- refused to even test the ceiling to see if it was wet even when both the homeowner and the Public Adjuster requested the inspection;
And Bert cannot tell them to get out of his house – Preposterous!!
As though the botched and dangerous beginnings of the Managed Repair were not bad enough, then came the corner cutting. The Insurer and Managed Repair contractor tried to convince Bert to replace his wood flooring (that runs through most of the house) with tile only in the area of the kitchen and said they can “repair” his water damaged cabinets. What happened to pre-loss condition? Adding insult to injury, the Insurer wants Bert to pay out of his own pocket to help cover the Managed Repair. Even though Bert has no control over what’s being done to his own home, they want Bert’s “deductible” to be paid to the contractor. Doesn’t “deductible” mean an amount “deducted” from a payment – not cash collected by the bullying, bungling Managed Repair contractor?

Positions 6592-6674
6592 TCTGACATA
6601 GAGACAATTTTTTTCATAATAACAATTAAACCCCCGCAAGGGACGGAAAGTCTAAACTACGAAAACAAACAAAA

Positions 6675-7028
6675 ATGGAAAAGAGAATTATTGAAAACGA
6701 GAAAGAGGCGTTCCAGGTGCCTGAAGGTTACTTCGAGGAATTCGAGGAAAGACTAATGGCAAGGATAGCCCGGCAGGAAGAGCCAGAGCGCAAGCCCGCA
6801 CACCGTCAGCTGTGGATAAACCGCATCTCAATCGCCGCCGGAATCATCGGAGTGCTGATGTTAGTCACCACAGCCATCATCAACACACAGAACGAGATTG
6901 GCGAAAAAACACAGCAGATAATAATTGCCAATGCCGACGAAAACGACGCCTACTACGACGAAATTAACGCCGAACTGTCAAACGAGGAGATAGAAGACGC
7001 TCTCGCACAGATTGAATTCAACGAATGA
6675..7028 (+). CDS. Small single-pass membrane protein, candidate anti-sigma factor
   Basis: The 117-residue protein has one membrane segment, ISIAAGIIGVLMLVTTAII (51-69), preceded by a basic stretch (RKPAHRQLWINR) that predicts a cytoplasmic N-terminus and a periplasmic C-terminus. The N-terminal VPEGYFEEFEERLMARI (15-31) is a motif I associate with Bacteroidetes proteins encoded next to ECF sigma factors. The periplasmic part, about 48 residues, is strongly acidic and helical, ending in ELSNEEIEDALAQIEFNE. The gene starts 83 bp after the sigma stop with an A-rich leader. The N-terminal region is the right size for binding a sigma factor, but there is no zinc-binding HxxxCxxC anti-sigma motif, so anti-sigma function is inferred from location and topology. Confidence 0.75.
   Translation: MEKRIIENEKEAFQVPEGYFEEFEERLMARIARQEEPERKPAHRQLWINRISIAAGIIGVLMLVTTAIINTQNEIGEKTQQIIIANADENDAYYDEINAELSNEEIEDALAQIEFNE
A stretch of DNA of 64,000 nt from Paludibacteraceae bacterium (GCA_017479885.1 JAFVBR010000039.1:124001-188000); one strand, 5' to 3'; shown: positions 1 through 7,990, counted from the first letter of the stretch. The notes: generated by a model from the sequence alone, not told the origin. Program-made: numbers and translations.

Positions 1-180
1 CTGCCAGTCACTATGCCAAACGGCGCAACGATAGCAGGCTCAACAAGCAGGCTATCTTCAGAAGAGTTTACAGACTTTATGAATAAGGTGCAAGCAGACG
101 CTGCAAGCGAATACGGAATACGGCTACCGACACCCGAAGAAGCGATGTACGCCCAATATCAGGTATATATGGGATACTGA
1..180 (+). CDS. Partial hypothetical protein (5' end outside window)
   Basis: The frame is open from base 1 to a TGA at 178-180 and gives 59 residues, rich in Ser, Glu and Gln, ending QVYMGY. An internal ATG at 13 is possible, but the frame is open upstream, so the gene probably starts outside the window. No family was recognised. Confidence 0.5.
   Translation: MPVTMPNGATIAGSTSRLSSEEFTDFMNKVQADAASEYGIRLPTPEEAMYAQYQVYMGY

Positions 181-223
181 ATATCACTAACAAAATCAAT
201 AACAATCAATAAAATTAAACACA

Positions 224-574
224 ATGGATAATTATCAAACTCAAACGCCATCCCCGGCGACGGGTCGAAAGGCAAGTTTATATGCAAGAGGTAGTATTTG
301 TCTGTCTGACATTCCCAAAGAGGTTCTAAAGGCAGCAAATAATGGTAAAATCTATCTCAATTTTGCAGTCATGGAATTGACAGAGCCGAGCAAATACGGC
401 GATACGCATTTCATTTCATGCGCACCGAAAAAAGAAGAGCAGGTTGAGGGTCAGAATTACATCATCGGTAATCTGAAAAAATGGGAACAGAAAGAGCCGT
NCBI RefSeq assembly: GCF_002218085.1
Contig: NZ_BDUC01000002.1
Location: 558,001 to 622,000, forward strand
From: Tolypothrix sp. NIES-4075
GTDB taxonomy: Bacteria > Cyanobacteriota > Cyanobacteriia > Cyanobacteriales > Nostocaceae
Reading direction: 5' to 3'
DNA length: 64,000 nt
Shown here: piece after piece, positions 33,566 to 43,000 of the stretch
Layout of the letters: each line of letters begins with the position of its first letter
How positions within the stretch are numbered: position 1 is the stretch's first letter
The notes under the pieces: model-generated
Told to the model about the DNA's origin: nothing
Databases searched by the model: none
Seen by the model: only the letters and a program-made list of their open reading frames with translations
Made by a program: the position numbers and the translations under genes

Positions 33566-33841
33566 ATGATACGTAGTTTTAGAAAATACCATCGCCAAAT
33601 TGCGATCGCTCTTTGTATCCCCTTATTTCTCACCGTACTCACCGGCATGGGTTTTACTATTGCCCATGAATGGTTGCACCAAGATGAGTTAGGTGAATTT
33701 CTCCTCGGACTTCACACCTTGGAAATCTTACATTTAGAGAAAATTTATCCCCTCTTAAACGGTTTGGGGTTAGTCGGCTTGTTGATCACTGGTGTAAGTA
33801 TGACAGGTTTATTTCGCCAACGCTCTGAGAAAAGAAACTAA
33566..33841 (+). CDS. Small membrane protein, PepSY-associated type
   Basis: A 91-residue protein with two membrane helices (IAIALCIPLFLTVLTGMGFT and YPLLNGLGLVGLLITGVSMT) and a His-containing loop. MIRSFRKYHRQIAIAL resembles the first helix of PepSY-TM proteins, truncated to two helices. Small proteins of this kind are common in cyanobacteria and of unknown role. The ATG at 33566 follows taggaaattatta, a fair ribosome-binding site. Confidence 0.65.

Ken is a Florida homeowner who lives hundreds of miles from Bert. His house was recently damaged by a tornado. The Insurer sent its Managed Repair contractor to tarp the roof. The Managed Repair contractor botched the job using a patchwork of tarps, secured improperly, which ultimately detached allowing additional rain water into the house on more than one occasion. And, when the homeowner requested an adequately sized and properly secured tarp be used to replace the patchwork job done – the Managed Repair contractor said the Insurance company would have to authorize it (i.e. pay them) and refused. Now the Insurer wants Ken to let that Contractor, who botched the simple tarp job, complete the repairs. Absurd!
Conflicts of Interest